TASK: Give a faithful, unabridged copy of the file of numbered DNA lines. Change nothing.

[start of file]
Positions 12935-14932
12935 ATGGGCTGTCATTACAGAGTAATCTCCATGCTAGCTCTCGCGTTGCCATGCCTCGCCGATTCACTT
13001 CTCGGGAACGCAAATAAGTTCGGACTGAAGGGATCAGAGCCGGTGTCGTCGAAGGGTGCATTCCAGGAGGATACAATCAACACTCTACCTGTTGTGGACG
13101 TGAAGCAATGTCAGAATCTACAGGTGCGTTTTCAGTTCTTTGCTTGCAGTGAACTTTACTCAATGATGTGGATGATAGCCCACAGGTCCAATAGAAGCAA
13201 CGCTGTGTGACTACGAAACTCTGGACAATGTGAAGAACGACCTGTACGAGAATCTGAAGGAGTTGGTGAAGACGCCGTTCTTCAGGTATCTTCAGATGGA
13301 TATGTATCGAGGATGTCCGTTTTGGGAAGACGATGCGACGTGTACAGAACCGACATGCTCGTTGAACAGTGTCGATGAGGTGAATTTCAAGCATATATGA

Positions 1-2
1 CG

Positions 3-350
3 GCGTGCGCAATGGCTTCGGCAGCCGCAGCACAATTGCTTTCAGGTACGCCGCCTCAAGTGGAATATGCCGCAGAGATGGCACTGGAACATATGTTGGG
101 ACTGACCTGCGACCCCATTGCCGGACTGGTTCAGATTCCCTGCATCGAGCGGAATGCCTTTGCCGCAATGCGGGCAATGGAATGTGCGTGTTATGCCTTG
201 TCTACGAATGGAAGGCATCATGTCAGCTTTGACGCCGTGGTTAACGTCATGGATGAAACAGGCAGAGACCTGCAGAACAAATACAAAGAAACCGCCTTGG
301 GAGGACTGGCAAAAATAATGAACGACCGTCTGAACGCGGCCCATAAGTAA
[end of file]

Positions 12935-14932
12935 ATGGGCTGTCATTACAGAGTAATCTCCATGCTAGCTCTCGCGTTGCCATGCCTCGCCGATTCACTT
13001 CTCGGGAACGCAAATAAGTTCGGACTGAAGGGATCAGAGCCGGTGTCGTCGAAGGGTGCATTCCAGGAGGATACAATCAACACTCTACCTGTTGTGGACG
13101 TGAAGCAATGTCAGAATCTACAGGTGCGTTTTCAGTTCTTTGCTTGCAGTGAACTTTACTCAATGATGTGGATGATAGCCCACAGGTCCAATAGAAGCAA
13201 CGCTGTGTGACTACGAAACTCTGGACAATGTGAAGAACGACCTGTACGAGAATCTGAAGGAGTTGGTGAAGACGCCGTTCTTCAGGTATCTTCAGATGGA
13301 TATGTATCGAGGATGTCCGTTTTGGGAAGACGATGCGACGTGTACAGAACCGACATGCTCGTTGAACAGTGTCGATGAGGTGAATTTCAAGCATATATGA

Positions 1-2
1 CG

Positions 3-350
3 GCGTGCGCAATGGCTTCGGCAGCCGCAGCACAATTGCTTTCAGGTACGCCGCCTCAAGTGGAATATGCCGCAGAGATGGCACTGGAACATATGTTGGG
101 ACTGACCTGCGACCCCATTGCCGGACTGGTTCAGATTCCCTGCATCGAGCGGAATGCCTTTGCCGCAATGCGGGCAATGGAATGTGCGTGTTATGCCTTG
201 TCTACGAATGGAAGGCATCATGTCAGCTTTGACGCCGTGGTTAACGTCATGGATGAAACAGGCAGAGACCTGCAGAACAAATACAAAGAAACCGCCTTGG
301 GAGGACTGGCAAAAATAATGAACGACCGTCTGAACGCGGCCCATAAGTAA